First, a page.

Courier-Gazette letters to the editor, Sept. 14

Sep 14, 2017

Concerning hospital unification

Having read the Aug. 30, 2017, article on VillageSoup entitled, "Community Skeptical of Hospital Unification," I feel the need to write this letter in order to note the main reasons why in 2008 the Board of Directors and lncorporators overwhelmingly voted to join MaineHealth. Those reasons included the following and these trends continue to impact the delivery of health care today:

(1) Reimbursements to hospitals nation-wide continued to be reduced by both our federal and state governments as well as insurance companies. Today, this trend has accelerated to unsustainable levels. It is widely known the fee-for-service payment system that hospitals have been reimbursed through for many decades is unaffordable for everyone. This is why the Affordable Care Act was implemented by the Obama Administration and Congress several years ago. Today, over 50 percent of the hospitals in Maine and in the nation annually operate in the red.

(2) Technology and biology are galloping ahead of the healthcare industry and most hospitals, especially those in rural areas, will not be able to keep up with these changes.

(3) Bad debt and charity care continue to increase on an annual basis. Pen Bay Medical Center and Waldo County General Hospital alone write off $12 million annually.

(4) Finally, working together with MaineHealth has saved millions of dollars in insurance costs, supplies and equipment purchases for our hospital these past nine years and will continue to do so well into the future.

We all need to continually look ahead and understand the changes that will take place in the healthcare industry. I took on the job of CEO of Pen Bay Medical Center and Waldo County General Hospital for almost three years knowing that if our local hospitals didn't work together, one of those facilities would have closed in the near future. Financially, this would have been devastating to our coastal area as well as negatively impacting health care delivery to those who live here.

For the past nine years I have found MaineHealth to be the BEST partner Waldo County General Hospital could have. I do not fear any loss of local control knowing the benefits of working together and combining our resources will have on continuing of the great health care we have experienced over the past 40 years.

I truly urge our Coastal Healthcare Alliance Board of Trustees to approve unification as soon as possible.

Mark Biscone

Former CEO of Coastal Healthcare Alliance

 

Bringing Millay home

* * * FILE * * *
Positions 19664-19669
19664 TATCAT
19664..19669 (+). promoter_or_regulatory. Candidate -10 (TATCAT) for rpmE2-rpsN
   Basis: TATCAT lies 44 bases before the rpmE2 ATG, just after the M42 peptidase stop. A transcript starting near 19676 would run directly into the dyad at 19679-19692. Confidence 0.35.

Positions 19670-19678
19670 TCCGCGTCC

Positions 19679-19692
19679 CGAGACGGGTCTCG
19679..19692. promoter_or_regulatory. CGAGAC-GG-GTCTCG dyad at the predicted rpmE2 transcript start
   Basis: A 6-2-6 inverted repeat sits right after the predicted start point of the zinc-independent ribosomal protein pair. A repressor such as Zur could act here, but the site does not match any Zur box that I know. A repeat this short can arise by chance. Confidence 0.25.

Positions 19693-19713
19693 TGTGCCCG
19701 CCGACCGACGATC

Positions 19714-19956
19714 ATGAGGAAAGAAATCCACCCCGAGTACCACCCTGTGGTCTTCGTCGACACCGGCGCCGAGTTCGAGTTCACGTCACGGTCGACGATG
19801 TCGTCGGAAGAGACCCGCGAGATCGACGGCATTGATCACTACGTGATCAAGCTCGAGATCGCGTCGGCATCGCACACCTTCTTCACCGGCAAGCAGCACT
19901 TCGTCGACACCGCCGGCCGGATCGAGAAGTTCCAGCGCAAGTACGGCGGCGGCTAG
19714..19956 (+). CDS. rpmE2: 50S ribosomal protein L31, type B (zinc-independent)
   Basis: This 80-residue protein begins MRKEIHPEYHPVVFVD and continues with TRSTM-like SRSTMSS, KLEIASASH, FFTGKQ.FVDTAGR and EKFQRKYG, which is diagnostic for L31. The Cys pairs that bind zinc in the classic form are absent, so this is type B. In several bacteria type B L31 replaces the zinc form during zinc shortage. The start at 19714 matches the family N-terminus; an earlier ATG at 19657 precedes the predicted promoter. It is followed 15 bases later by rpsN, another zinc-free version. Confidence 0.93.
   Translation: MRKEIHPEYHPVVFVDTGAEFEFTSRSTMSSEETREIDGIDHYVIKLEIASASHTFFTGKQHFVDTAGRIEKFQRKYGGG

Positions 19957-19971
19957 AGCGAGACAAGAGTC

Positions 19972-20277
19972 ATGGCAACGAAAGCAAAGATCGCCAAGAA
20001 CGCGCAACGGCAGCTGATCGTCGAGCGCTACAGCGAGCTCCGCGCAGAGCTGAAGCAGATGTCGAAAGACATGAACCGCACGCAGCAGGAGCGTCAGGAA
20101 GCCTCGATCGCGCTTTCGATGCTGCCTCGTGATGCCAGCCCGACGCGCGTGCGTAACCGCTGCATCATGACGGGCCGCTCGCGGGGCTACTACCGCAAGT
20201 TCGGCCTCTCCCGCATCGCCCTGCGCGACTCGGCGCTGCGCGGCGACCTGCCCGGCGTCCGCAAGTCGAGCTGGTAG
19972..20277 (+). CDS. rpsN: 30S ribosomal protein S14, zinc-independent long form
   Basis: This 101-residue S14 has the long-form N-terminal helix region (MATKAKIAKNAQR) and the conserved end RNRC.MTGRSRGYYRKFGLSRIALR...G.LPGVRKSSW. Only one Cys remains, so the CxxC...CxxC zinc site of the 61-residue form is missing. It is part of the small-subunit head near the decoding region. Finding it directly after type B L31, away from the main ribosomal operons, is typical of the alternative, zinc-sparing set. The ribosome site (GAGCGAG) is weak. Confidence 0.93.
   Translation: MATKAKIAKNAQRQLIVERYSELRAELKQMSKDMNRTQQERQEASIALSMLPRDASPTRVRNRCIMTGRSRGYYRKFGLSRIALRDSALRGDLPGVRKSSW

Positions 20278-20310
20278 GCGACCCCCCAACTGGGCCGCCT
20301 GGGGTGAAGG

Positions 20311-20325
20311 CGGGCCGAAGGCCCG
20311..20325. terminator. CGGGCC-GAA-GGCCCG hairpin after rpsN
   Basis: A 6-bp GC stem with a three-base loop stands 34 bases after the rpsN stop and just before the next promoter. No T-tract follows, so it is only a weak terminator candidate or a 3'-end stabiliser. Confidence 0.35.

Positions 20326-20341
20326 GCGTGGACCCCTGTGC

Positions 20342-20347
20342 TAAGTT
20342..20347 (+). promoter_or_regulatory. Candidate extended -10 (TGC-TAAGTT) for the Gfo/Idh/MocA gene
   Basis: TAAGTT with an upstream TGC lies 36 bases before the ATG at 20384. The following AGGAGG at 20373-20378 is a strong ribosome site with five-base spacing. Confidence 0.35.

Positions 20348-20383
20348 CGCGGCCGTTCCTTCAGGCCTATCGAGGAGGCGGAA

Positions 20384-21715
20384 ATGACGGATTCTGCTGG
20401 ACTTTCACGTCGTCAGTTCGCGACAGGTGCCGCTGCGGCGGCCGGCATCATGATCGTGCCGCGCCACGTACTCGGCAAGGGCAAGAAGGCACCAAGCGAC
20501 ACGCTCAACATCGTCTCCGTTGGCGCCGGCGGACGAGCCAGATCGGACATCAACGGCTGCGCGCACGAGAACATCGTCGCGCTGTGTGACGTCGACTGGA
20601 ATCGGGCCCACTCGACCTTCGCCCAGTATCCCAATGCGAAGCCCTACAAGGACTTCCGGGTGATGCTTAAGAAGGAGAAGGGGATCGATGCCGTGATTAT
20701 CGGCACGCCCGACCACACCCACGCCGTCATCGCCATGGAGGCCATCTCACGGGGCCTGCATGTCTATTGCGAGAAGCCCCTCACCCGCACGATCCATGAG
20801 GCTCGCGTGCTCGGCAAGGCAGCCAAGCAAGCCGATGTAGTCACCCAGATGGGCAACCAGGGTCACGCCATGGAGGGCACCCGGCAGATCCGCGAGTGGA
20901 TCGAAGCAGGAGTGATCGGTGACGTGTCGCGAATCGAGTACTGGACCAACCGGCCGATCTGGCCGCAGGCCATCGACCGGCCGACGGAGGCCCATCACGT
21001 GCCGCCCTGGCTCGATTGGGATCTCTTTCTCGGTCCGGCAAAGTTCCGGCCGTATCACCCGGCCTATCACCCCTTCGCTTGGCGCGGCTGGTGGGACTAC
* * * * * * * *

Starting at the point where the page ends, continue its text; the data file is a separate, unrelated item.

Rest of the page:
Nancy Milford , author of Savage Beauty, the biography of Edna St. Vincent Millay, spoke for free at the Strand Theatre this Saturday to crown the efforts of the Millay Society's successful start.

Ms. Milford took the three hundred Millay fans through a whirlwind mystery tour of the life of that wild woman poet of the roaring twenties. Thomas Hardy once said, “America has only two wonders: the skyscraper and Edna St. Vincent Millay's poems.” The Rockland audience played a deft duet with Ms. Milford's story. The questions were so engaging, that Ms. Milford waived book signing in order to continue the intimate three-hundred-person chat.

Rockland, you are always so Rockland amazing. Edna must be happy to be home.

Debby Atwell

Rockland

 

Library says thanks for support of summer program

Another summer has passed for the 40 Days of Summer program at the Thomaston Public Library. Our activities included a visit from Chewonki Foundation, Northern Stars Planetarium, Project Puffin Audubon Center and Pope Memorial Animal Shelter.

We celebrated Harry Potter Days and had messy science; made Legos and learned about forensics with Patty McDonald; were visited by the Thomaston Police and were introduced to robots by Chris Dorman, Maine State Library STEM/Emerging Technologies Specialist. We learned about bees and sharks and lots of water everywhere was de rigueur for hot days. There was much more and healthy snacks and lunches every day.

A total of 133 children from 84 families participated, and nearly 1,100 meals were served. We were generously supported by the Rockland Kiwanis Foundation, American Legion Post 1, the Episcopal Church of St. John Baptist, the Federated Church of Thomaston and Lyman Morse, as well as by individuals and families in our community. Food for the first seven weeks was supplied by RSU 13. The final week was hosted by the Friends of the Thomaston Public Library and had "guest" cooks, including the Garry Owen Motorcycle Club, who roared up on their bikes and barbecued hot dogs and burgers. We ended our program with traditional pizza and root beer floats. We were able to offer a grand summer experience for our children.